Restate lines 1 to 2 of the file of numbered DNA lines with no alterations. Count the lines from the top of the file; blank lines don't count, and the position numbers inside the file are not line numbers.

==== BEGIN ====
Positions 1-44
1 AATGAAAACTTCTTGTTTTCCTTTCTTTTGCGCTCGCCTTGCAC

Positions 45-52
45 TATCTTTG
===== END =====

Positions 1-44
1 AATGAAAACTTCTTGTTTTCCTTTCTTTTGCGCTCGCCTTGCAC